THE OPPRESSION OF SUFFERING - P4
“For the despairing man there should be kindness from his friend; So that he does not forsake the fear of the Almighty” (Job 6:14).
We weren’t created to suffer. Yet there are many ways to suffer in this world. We can suffer loss of something we had, deprivation of something we feel we need, emotional or physical injuries, and on and on it goes. Depending on the depth of our pain, our natural resilience, or the grace God affords, some may be able to still function and have a “normal” life, while others may be so completely overwhelmed that they must devote all their energy to relief.
Often, suffering nurtures in us a sense of betrayal. We instinctively know suffering isn’t right—it isn’t how life should be. Why did God, our loving and just Father, create us in a world that could harm us? Was that his plan? If we know the Gospel, we know it was our rebellion against Him that brought suffering into the world—He has never intended suffering. And He is going to end all suffering one day in eternity. Yet, this can be small comfort when we are suffering. And emotionally we can lash out. “Know then that God has wronged me and has closed His net around me. Behold, I cry, ‘Violence!’ but I get no answer; I shout for help, but there is no justice. He has walled up my way so that I cannot pass, and He has put darkness on my paths. He has stripped my honor from me and removed the crown from my head. He breaks me down on every side, and I am gone” (Job 19:6-12).
Job admitted that his words of anguish were emotional: “Do you intend to reprove my words, when the words of one in despair belong to the wind?” (Job 6:26) The wind comes and goes and has no substance, just like our emotions. We know in our heart of hearts that all things “work together for good to those who love God” (Rom. 8:28b). Even in his suffering, Job affirmed this: “I know that my Redeemer lives, and at the last He will take His stand on the earth. Even after my skin is destroyed, yet from my flesh I shall see God; Whom I myself shall behold, And whom my eyes will see and not another. My heart faints within me!” (Job 19:25-27) But like a child, we can still struggle emotionally with the pain and deprivation God allows in our lives.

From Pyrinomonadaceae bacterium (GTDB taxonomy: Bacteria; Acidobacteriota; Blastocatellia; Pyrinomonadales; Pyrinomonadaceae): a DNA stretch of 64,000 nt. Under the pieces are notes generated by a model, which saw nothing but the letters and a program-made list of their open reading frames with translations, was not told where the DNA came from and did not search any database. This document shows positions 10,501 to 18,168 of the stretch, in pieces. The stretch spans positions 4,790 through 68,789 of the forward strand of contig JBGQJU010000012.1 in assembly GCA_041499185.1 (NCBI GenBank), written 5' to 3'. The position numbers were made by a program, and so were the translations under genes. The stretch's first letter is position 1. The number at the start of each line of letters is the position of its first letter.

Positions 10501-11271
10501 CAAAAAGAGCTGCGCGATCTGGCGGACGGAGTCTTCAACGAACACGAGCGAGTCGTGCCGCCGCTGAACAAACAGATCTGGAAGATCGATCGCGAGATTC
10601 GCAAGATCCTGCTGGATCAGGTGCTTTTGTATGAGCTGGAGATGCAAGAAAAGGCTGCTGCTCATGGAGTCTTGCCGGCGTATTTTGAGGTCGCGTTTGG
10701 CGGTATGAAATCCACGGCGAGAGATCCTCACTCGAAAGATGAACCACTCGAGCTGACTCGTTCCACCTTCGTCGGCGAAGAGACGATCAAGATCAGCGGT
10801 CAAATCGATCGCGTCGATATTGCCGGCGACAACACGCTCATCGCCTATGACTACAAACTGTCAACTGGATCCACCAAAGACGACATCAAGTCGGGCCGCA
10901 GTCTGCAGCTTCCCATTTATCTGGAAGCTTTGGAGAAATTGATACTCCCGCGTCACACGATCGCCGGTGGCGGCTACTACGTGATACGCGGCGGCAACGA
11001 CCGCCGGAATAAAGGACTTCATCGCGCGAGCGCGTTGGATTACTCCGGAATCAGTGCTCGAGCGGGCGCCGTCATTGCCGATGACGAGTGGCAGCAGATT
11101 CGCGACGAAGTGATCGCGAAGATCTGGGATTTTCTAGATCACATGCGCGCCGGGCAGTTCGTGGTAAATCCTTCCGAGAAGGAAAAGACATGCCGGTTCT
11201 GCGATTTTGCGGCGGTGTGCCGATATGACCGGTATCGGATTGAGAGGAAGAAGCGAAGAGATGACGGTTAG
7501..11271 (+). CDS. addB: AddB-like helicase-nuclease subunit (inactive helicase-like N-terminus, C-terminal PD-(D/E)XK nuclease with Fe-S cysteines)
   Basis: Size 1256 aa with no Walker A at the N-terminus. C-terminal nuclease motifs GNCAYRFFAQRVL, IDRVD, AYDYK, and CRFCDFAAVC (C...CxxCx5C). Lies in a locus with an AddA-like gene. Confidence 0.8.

Furthermore, we know God is capable of healing us and it would not take any effort for Him to do so, so why does He allow us to suffer? As David asked, “I will say to God my rock, ‘Why have You forgotten me? Why do I go mourning because of the oppression of the enemy?’” (Ps. 42:9) The truth is that “the creation was subjected to futility, not willingly, but because of Him who subjected it, in hope that the creation itself also will be set free from its slavery to corruption into the freedom of the glory of the children of God” (Rom. 8:19-21). All this suffering, pain, and death is simply the outcome of our rebellion against God—one which God will correct under Jesus’s rule.
In the meantime, no one likes to be in pain. And our suffering is the perfect opportunity for the devil to accuse God to us when we are fixed on Him in expectation of relief or restoration. Because, when it doesn’t come, we can despair— we are tempted to accuse God of injustice, intending us harm, or of not caring. Satan is behind these attacks. But God is not capable of injustice, cannot commit evil, and is not so high that He does not care or cannot empathize—He became one of us, remember?
God understands our suffering, more than we could know, through Jesus Christ. “He was despised and forsaken of men, A man of sorrows and acquainted with grief...our griefs He Himself bore, and our sorrows He carried” (Is. 53:3-4), “for we do not have a high priest who cannot sympathize with our weaknesses, but One who has been tempted in all things as we are, yet without sin. Therefore let us draw near with confidence to the throne of grace, so that we may receive mercy and find grace to help in time of need” (Heb. 4:15-16). May we trust God with our suffering. Amen.